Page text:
If we can learn about each other, we can learn to love each other. 

Do you read diverse books to your kids at home? What are some of your favorites? Share with me below!

Help us encourage this movement by using the hashtag #1000daysofiversebooks and follow @acolebooks to see these awesome titles everyday for the next 994 days!

Say 'Ahoy' to William Hoy!
say ahoy
William never got much taller than five-foot-five. He couldn’t do anything about that. But maybe they’d give him another chance if he aimed better and ran faster.”
— The William Hoy Story, Nancy Churnin

As most of you know, one of my favorite fellow children's book authors is Nancy Churnin. She tells the tales of magnificent, gifted heroes whose names have been forgotten over time. One of her most notable books is The William Hoy Story which is a book about perseverance and courage.

Her books almost portray historical stories that is beautifully executed so children ages 3-9 can understand and enjoy. Nancy's books focus heavily on diversity and giving characters with marginalized backgrounds a place to shine. This book The William Hoy Story was illustrated by Jez Tuya who transported me back to the 1880's when William Hoy was becoming a Major League Star. The illustrations are a wonderful combination of hand drawn illustration and digital imagery. 

You can get your own copy of The William Hoy Story on Amazon and from the Albert Whitman & Company.

Book Summary

Hoy, was a deaf baseball player who aspired to play in the majors. He practiced his aim on his farm by making targets for himself and using rubber balls to hit them. His parents communicated to him with American Sign Language. His loving mother supported his aspirations while his father scolded him for being unrealistic. He had to practice hard because he was extremely short for a ball player. His skills caught the attention of people in the neighborhood who were not able to communicate with him because of his inability to speak.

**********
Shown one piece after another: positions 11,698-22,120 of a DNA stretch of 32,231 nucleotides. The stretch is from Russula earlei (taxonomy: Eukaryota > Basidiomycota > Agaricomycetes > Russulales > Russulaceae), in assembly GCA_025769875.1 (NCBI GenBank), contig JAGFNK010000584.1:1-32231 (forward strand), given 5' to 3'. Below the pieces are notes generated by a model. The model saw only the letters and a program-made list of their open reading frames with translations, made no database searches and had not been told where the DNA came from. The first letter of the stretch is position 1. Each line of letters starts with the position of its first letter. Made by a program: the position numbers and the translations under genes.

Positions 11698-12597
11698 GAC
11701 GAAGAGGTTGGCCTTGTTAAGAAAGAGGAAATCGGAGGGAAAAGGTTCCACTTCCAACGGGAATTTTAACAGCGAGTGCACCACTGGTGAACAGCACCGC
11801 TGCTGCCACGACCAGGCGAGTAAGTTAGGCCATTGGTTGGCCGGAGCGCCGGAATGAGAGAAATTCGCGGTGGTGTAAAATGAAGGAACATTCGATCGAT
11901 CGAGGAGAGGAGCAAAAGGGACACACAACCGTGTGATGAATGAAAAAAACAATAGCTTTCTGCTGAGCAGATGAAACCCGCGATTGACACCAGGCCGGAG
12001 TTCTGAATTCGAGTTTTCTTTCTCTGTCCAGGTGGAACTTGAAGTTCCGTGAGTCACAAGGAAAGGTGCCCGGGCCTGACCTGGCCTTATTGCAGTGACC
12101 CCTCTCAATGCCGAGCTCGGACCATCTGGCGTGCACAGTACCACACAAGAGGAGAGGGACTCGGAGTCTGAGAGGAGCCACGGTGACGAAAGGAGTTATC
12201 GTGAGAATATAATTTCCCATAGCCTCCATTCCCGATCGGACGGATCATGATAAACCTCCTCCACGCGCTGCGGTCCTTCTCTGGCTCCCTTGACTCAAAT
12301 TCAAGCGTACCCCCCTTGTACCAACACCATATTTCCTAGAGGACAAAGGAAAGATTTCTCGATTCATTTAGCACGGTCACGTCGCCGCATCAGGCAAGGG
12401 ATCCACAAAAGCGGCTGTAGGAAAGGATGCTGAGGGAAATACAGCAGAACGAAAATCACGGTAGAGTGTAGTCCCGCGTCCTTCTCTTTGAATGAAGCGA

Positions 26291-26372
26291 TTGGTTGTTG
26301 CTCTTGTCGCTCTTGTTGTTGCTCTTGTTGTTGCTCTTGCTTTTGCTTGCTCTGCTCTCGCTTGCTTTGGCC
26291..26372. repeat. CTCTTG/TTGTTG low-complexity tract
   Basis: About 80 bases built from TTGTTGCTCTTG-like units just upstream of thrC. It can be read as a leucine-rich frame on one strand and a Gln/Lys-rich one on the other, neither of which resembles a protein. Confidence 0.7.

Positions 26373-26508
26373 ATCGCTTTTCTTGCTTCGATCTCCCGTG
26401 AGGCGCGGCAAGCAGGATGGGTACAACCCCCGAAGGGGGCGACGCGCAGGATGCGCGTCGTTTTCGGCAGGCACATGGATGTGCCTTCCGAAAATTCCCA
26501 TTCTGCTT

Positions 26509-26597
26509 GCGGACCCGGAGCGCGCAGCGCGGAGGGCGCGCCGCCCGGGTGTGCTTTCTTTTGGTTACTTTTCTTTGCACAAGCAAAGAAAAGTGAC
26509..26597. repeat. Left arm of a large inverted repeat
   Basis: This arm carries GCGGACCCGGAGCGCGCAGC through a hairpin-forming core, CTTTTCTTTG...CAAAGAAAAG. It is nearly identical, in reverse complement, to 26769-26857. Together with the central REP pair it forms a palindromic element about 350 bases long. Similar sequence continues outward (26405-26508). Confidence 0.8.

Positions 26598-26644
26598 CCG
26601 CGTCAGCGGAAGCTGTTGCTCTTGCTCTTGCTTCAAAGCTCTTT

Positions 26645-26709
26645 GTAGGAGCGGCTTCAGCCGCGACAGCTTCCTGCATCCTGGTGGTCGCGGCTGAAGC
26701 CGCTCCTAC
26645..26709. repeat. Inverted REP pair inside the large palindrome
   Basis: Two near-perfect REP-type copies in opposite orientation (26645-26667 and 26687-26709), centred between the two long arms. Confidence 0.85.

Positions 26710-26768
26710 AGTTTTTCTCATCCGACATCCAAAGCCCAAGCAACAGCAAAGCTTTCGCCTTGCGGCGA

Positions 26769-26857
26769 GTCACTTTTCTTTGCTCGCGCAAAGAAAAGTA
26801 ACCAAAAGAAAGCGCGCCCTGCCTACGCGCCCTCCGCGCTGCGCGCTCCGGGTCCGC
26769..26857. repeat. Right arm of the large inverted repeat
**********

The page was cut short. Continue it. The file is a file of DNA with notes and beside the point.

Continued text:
When he was finally able to play, he proved he could not only throw well, he could hit well too! He finally earned an opportunity to play for a team and his lack of speech limited him from getting paid equal to what the other players made which did not sit well with him. On other teams, his teammates would gossip and speak badly about him. Pitchers would even play pranks on him in front of the audience. 

He had a brilliant idea to teach the umpire signs for commonly used baseball terms like 'strike' and 'out'. Soon, players used signs often to signal phrases discretely on the field. The happiest day of his life was the day the crowd signed a silent applause to him. It showed William that he had changed the game of baseball forever!

Follow children's book author Nancy Churnin on Facebook and Twitter

Charlie Takes His Shot is a HIT!
Within a year, Jackie’s teammates and fans of every race cheered for him. Could Charlie do the same for golf?
— Nancy Churnin, Charlie Takes His Shot

Nancy Churnin is a fabulous children's book author who has taken the world of literary non-fiction by storm! Her dynamic children's books are filled with the greatest historical figures that have been lost in American history. These were not the heroes that wore capes, but the ones that broke down cultural and barriers for people of color and those who were considered different.

Nancy knew she had a HIT when she wrote Charlie Takes His Shot. Her historical research into the life of this character showed, and allowed this story to feel authentic and true. The text was perfectly arranged so that the font and the story was together on one page without clashing with one another. The storyline was well-paced so it was exciting, but read it fluidly, which is very important to keep the attention of new readers and young listeners. I would highly recommend this book to parents and educators who are looking for dynamic and diverse books. It is perfectly suited for ages 3-9 years old.

Charlie Takes His Shot absolutely blew me away! The illustrations by John Joven are wonderful, picturesque, and packed with deep color values. John Joven's strong depiction of the scenery highlighted the atmosphere that the character would have been surrounded by.

You can get your own copy of Charlie Takes His Shot on Amazon and from the Albert Whitman & Company.

Book Summary

Charlie Sifford was a young man with humungous dreams who grew up in a time and place where only whites were allowed to golf, much less be a part of a professional golf associations! Charlie learned from the sidelines by being a caddie for the golfers while he patiently waited for his turn to play. He dominated tournaments between other black players, but he still eagerly wanted to play professionally.

When Jackie Robinson became the first black player in the Major League of Baseball to become a star, he inspired all black athletes of that era. If Jackie could succeed and win support in his sport, why couldn't he? Charlie seized an opportunity to talk to his idol, Jackie Robinson in 1948. Jackie warned him about the trouble he would face, but Charlie didn't back down from the challenge.